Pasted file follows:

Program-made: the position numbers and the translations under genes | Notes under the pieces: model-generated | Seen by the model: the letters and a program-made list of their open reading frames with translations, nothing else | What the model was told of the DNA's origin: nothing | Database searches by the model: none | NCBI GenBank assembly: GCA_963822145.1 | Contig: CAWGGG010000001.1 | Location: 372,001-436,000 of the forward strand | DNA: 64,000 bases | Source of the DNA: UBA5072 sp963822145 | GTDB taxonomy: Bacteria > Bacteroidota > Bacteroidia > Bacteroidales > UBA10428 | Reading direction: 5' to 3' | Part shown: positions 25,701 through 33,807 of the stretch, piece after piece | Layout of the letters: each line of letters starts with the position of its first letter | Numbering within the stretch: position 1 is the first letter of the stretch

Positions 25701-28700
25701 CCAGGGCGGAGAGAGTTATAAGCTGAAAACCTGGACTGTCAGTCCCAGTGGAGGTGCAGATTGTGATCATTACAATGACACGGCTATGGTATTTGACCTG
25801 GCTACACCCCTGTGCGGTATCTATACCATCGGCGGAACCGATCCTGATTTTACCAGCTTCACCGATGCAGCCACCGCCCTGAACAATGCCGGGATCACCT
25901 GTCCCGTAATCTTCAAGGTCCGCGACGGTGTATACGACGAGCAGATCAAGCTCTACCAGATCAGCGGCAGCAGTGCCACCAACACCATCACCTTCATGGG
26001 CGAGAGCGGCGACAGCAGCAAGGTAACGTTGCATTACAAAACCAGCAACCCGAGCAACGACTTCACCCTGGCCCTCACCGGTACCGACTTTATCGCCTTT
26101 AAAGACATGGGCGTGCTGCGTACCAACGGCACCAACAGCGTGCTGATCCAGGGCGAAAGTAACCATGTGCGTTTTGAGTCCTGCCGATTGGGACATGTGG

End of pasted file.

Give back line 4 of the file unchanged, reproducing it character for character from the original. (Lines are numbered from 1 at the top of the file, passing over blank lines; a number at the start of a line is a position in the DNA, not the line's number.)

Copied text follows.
25801 GCTACACCCCTGTGCGGTATCTATACCATCGGCGGAACCGATCCTGATTTTACCAGCTTCACCGATGCAGCCACCGCCCTGAACAATGCCGGGATCACCT